At the Connecticut private school where I spent some time 20 years ago, Brooks Brothers Oxford shirts were about as key for social acceptance as No. 2 pencils were for the SATs.
Cotton, for that rumpled look.
Were they straighter-stitched or more durable than, say, Arrow shirts, which came in the same lovely pastels? Nobody cared.
It was a label thing.
Today, "Abercrombie" is more than just shorthand for the clothier Abercrombie & Fitch. It's practically a caste in some suburban schools. Urban kids tend to favor FUBU ("for us, by us").
Youths may be the most malleable inhabitants of our brand-label nation. But many adults get pulled in too - at least some of the time. We know who we are.
Of course, brand loyalty can be justified. Some companies hand-build their reputations for quality. (These can hold up even long after new owners or cost-cutting has hollowed out a founder's vision.)
Brand warfare can be fun. At the end of tours at their Vermont facility, Ben & Jerry's employees have been known to jest that the ice cream they reject gets shipped over to Hagen-Dazs - a Euro-sounding product that hails from plain-spoken Minneapolis.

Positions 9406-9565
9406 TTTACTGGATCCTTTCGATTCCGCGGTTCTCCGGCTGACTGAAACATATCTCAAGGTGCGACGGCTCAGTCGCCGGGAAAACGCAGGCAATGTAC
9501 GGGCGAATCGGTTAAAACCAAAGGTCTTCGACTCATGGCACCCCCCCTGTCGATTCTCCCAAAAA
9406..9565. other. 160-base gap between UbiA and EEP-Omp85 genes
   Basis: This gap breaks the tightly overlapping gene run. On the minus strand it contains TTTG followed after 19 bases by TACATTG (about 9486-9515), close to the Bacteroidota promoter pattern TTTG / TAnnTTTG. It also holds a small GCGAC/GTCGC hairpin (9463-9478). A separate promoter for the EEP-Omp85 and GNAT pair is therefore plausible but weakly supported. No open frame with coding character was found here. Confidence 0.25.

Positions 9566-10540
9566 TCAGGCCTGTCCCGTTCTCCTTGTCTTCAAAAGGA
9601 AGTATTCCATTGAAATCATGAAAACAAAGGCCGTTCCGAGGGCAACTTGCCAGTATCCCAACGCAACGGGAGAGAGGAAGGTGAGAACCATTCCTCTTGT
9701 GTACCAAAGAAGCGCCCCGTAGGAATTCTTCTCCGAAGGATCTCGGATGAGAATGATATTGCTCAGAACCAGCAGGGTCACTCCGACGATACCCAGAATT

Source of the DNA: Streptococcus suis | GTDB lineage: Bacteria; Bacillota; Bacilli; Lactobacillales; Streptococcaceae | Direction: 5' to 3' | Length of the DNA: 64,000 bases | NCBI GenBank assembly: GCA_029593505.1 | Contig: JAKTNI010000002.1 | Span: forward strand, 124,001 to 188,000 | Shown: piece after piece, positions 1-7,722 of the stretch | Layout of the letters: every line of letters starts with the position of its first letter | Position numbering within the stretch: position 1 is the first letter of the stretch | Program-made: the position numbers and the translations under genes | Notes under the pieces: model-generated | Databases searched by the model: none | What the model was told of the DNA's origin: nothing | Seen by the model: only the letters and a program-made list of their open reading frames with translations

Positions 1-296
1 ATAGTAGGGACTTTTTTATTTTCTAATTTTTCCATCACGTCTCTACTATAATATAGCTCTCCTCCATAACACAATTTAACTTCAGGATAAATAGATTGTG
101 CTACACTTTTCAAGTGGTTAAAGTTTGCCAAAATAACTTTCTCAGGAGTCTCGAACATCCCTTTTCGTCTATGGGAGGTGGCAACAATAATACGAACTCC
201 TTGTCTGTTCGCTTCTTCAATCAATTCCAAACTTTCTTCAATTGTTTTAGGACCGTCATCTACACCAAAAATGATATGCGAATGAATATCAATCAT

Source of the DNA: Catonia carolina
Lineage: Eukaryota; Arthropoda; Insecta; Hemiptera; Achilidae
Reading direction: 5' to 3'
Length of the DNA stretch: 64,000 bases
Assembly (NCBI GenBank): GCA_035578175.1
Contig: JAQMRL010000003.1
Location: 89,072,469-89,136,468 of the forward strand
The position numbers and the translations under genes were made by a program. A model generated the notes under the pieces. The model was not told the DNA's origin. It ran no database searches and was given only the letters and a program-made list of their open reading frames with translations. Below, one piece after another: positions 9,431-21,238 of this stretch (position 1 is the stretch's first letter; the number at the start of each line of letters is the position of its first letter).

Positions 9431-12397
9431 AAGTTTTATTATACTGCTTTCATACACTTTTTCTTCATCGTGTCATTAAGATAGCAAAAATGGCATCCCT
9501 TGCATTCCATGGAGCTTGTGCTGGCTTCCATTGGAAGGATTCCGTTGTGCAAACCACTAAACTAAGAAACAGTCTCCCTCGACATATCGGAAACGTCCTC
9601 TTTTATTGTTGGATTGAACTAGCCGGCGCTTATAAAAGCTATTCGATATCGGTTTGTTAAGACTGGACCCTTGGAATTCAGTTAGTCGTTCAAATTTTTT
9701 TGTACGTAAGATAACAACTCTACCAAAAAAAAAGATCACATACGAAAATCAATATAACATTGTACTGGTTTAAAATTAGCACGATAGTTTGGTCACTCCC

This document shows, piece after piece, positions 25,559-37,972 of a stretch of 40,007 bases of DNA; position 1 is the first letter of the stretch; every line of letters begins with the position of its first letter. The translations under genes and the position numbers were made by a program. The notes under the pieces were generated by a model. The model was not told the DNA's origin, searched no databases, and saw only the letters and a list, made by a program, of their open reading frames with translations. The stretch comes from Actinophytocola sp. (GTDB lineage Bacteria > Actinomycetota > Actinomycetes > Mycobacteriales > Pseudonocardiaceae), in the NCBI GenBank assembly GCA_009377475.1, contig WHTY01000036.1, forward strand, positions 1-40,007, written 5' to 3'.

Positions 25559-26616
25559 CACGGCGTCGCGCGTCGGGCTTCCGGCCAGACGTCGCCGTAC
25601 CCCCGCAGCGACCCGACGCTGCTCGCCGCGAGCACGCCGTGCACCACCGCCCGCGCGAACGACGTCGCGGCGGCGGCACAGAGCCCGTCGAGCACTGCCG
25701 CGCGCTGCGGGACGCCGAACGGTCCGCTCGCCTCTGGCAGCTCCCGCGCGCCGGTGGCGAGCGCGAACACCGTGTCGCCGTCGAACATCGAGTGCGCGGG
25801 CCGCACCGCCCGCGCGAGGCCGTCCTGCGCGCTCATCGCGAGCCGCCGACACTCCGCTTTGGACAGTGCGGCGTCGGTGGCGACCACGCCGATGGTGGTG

But label confusion can have shady overtones. Major garment manufacturers were recently scolded for stitching technically correct "Made in USA" tags on clothes sewn cheaply in Saipan, a US commonwealth in the Pacific.
More often, in the life of the average mallgoer, labels are trivial. (Let's see: Old Navy is basically a cheaper version of The Gap, itself a cheaper version of The Limited.)
But that trivia hits your wallet.
And that explains the need for the kind of label-consciousness our lead story explores.
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